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Editorials

Medford's school superintendent has the right idea: Tell it like it really is

Medford School Superintendent Kathy McCollum made a gutsy move last week when she reported that her district failed to meet state standards for class sizes and up-to-date textbooks.

We applaud the stand, and we hope other districts will follow her lead and send a message to Salem.

McCollum didn't have to do it. She could have reported that Medford schools comply with state requirements in all 49 specified areas. Most school districts do report full compliance, because they must in order to award credit, grant diplomas and received state money.

So are Medford schools meeting state standards or aren't they?

On paper, yes. But the fact that Medford technically complies isn't good enough for McCollum, and it shouldn't be good enough for Oregon voters.

She could have said Medford's class sizes were acceptable, because the state says only that class sizes must be adequate to ensure effective teaching and learning. McCollum doesn't think a sixth-grade classroom with 39 kids in it does that, and neither does anyone who takes even a moment to visualize that scene.

— She could have reported, truthfully, that Medford has performed the required curriculum reviews. But the district has not been able to afford new textbooks on a regular basis, so she reported failure in that category, too.

McCollum admits her action is a symbolic one.

It's a political statement, she said, as well as the truth.

One warning shot from one district probably won't get much attention in a budget year that once again sees the state facing a &

36;1 billion gap between the money it has and what's needed to maintain current services. Gov. Ted Kulongoski's proposed budget for schools is &

36;400 million short of maintaining current levels.

But imagine what might happen if every district in the state reported failure in one or more of the 49 categories.

Maybe, just maybe, legislators would sit up and take notice. And maybe Oregon voters would realize just how serious the funding situation is in their public schools.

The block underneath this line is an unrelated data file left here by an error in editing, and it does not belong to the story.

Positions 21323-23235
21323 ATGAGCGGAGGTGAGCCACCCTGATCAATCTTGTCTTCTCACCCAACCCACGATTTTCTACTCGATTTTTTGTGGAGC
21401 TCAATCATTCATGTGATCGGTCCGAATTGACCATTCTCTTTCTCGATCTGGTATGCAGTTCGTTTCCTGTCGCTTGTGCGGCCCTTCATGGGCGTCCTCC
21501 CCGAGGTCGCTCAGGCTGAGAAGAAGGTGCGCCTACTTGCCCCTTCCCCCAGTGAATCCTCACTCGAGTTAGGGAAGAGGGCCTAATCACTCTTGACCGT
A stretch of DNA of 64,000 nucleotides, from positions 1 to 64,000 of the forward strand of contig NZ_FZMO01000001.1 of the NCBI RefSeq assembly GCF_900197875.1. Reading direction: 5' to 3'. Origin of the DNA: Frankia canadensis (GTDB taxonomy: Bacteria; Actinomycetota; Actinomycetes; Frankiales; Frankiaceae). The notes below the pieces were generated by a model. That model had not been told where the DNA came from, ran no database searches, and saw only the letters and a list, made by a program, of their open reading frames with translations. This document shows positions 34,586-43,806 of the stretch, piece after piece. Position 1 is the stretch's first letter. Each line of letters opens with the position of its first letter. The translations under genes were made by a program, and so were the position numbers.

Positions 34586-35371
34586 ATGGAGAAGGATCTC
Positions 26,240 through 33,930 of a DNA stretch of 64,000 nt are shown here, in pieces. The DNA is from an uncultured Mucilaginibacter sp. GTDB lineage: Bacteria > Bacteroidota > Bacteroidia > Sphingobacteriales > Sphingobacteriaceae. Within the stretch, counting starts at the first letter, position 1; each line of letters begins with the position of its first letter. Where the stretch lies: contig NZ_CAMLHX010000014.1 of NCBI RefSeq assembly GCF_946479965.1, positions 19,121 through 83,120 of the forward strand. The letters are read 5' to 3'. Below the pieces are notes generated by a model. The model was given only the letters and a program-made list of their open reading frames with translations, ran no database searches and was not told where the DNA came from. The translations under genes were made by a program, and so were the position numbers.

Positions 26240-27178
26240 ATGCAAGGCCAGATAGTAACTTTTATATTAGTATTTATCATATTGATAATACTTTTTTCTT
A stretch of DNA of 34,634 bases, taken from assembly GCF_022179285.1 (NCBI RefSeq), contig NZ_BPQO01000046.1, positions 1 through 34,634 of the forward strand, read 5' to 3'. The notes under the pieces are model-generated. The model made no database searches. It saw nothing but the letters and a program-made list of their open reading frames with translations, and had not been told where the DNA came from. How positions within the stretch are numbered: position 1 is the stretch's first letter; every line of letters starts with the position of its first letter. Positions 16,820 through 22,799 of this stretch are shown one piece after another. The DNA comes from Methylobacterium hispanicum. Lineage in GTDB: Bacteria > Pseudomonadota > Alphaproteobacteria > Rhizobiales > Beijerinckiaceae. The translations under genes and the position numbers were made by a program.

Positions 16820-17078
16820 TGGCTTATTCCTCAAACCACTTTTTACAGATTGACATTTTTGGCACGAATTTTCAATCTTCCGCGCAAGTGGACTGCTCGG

Realistically, not all districts can take that stand. McCollum can get away with it this year because Medford will have a year to correct any deficiencies before its accreditation is threatened.

But other districts, including Ashland, have fallen short in past years, so they must satisfy all criteria this year. Still, Ashland Superintendent Juli Di Chiro notes, legal compliance does not equal quality.

Just so. It's time voters and lawmakers faced that fact.

A wise move

The Southern Oregon Historical Society deserves congratulations from the entire community for living within its means.

After 16 years in its downtown Medford History Center, the SOHS is planning to return to its administrative offices in the Jacksonville Museum.

The county said several years ago that it was entitled to money from a 1948 SOHS levy that dedicated a maximum 25 cents per &

36;1,000 assessed valuation. County officials contended the levy was ended by Measure 50, which allows counties to disperse money as they see fit. The courts agreed.

A settlement in 2003 provided three years of stable funding, and the society is making the right move in tightening and revamping its budget now.

In addition, there is no more appropriate place for the historical society headquarters than in the Jacksonville Museum.